What are the top five causes of tinnitus?

Do you ever hear a ringing in your ears? 

You might be quietly reading a book in your favorite nook, settling down to sleep after a long day, or even just going about your daily life – then suddenly you realize you can hear a small, high-pitched whine that reverberates around your head. Maybe you ask somebody close to you if they can hear it too, but no – it’s just you. 

If this sounds familiar, then you’ve almost certainly experienced tinnitus

But tinnitus doesn’t just manifest as a ringing in your ears, it can also give you the sensations of buzzing, hissing, chirping, whistling, and even roaring. Basically what we’re trying to say is that it isn’t a particularly pleasant thing to experience. 

But what are the real causes of tinnitus? And how can you help to prevent it? Let’s take a look… 

The top 5 causes of tinnitus

1. Getting older

The cause 

Your hearing works by the tiny, delicate hairs in your inner ear – or cochlea – vibrating in response to sound waves. This movement triggers an electrical signal which travels up your auditory nerve to your brain, which then interprets the sound. 

All pretty cool stuff. However, as you get older these hairs can become bent and broken, which then causes them to leak random electrical impulses to your brain – causing tinnitus. 

The prevention 

Many people have tried, but unfortunately there isn’t a way to prevent aging…yet. Until that fateful day comes, we’re just going to have to accept that we’re all going to get older and our hearing won’t be as sharp. But that doesn’t mean that you can’t protect your hearing in the meantime, such as by staying away from overly loud environments. 

Speaking of which, let’s get to point two… 

2. Loud noise exposure

The cause 

There are times when you simply can’t help but be in loud places. Whether that’s on a commuter train on your way to work, living near a construction site, or one of the many other loud environments that we experience day to day. 

High-decibel environments are one of the common causes of tinnitus, but while we can’t necessarily always avoid noise exposure, we can take steps to protect our ears when things get a bit loud. 

The prevention 

Whenever you are knowingly entering a loud environment such as a busy bar, concert, or sports event, make sure that you are taking steps to protect your hearing from prolonged high noise levels. This can be done through the use of earplugs, which can be used to help filter out harmful sound waves and protect your eardrums.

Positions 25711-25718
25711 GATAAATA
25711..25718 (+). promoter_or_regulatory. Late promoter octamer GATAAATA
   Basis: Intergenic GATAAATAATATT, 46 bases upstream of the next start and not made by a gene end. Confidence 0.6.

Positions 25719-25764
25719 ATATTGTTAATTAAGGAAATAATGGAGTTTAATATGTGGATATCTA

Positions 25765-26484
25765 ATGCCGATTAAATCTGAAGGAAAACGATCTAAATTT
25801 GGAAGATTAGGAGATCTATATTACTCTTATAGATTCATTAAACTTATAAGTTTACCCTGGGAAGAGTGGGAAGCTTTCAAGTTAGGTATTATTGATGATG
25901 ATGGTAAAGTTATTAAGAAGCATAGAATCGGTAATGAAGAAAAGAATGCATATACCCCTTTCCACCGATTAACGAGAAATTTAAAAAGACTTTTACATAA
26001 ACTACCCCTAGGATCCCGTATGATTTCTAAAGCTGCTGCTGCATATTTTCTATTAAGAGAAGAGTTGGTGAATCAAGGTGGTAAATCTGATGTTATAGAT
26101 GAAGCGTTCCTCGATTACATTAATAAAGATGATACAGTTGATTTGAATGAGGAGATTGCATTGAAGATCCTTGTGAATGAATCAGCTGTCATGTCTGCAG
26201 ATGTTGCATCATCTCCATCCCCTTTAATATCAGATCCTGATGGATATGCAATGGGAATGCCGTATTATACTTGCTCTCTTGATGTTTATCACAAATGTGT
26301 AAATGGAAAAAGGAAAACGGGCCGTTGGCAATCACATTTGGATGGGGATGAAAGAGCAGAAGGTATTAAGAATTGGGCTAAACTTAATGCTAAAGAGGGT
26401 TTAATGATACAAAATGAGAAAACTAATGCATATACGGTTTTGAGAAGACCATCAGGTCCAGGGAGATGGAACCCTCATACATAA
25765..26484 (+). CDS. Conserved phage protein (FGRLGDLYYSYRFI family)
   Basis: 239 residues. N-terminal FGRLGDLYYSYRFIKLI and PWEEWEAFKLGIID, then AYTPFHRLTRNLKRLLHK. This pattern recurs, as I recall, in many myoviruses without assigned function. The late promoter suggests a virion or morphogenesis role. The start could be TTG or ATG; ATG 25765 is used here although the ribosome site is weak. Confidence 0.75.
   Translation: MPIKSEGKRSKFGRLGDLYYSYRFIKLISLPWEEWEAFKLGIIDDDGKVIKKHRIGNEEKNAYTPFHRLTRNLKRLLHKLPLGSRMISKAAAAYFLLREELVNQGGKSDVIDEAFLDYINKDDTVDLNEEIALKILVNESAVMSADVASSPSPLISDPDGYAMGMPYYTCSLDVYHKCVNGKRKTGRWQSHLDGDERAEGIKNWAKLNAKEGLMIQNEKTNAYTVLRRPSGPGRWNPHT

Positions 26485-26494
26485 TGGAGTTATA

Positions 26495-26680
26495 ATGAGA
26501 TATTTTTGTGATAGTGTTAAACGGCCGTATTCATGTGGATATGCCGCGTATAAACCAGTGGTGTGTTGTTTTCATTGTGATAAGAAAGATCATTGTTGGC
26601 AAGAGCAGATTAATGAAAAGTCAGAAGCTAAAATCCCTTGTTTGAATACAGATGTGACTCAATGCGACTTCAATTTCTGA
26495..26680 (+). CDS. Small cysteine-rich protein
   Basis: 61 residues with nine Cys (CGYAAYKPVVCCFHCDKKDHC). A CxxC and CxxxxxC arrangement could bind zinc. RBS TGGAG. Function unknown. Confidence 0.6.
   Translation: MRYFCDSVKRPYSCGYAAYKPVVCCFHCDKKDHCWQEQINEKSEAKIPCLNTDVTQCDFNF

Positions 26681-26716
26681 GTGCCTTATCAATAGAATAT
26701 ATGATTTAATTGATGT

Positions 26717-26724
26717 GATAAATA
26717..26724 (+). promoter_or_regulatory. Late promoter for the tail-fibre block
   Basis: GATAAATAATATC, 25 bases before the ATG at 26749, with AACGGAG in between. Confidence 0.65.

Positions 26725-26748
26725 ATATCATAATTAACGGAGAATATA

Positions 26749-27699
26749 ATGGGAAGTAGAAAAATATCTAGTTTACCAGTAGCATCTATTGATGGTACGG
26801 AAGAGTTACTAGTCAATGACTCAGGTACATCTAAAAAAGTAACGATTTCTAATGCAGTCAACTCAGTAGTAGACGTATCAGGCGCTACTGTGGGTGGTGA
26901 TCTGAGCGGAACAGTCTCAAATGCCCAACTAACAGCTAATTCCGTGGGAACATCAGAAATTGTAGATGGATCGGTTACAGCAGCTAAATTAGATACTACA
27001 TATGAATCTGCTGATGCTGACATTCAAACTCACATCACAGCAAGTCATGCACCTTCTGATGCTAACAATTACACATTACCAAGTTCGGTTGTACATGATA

3. Ear blockages

The cause 

Can a buildup of wax cause tinnitus? Absolutely. 

Your ears are self-cleaning. Whenever you move your jaw, the wax inside your ear canal moves towards the opening where it’ll either fall out, dry up, or flake. However, you can still get a buildup of wax through an ear infection, or just if your ears are producing more wax than your canal can shift. You can also have a foreign body get trapped in your canal, or an infection can cause your canal to fill with liquid.  

When this happens, the blockage can cause a change of pressure inside your ear, which can be one of the major causes of tinnitus. 

The prevention 

Besides normal hygiene habits and not sticking strange things into your ear, it may be difficult to avoid an infection or a foreign body. However, you can prevent a buildup of wax by completely avoiding cotton swabs, otherwise known as Q-tips. 

While these swabs may be branded as a method of cleaning your ears, they actually do far more harm than good. Pushing anything into your ear will likely cause the wax to be pushed further into your canal and become compacted against your eardrum, leading to hearing loss and tinnitus. 

So while it’s good hygiene practice to clean around the outside of your ears, let nature take care of the inside.

4. Various diseases and disorders

The cause 

Your ears are sensitive. And because of this, they are susceptible to a number of infections, diseases, and disorders. Things such as Ménière's disease, otosclerosis, Eustachian tube dysfunction, and temporomandibular joint disorders can all unfortunately cause tinnitus. 

The prevention 

Many of these diseases and disorders are caused by issues beyond our control. However, there are a number of medicines that can counteract their adverse effects. If you believe you are suffering from any of these conditions, make sure to visit your physician at the earliest convenience.

5. Alcohol, tobacco, and caffeine

The cause 

A nice cup of coffee in the morning can make all of the difference. Unfortunately, it can also increase the likelihood of experiencing tinnitus. As can drinking alcohol, and smoking cigarettes or cigars.  

The prevention 

While we’re not saying that you have to completely cut out your coffee, wine, or cigarettes, having each of these in moderation can greatly reduce the chances of experiencing tinnitus. 

Take care of your ears

These five common causes of tinnitus are just the tip of the iceberg. It would be near impossible to list all the causes of tinnitus because there are more and more being discovered each day, and it can vary from person to person. Some people experience tinnitus in one ear only, while others suffer in both ears. Some may only experience tinnitus at night, while others may hear it constantly.  

But if there’s one thing that rings true no matter what, it’s that you should always take care and protect your ears. 

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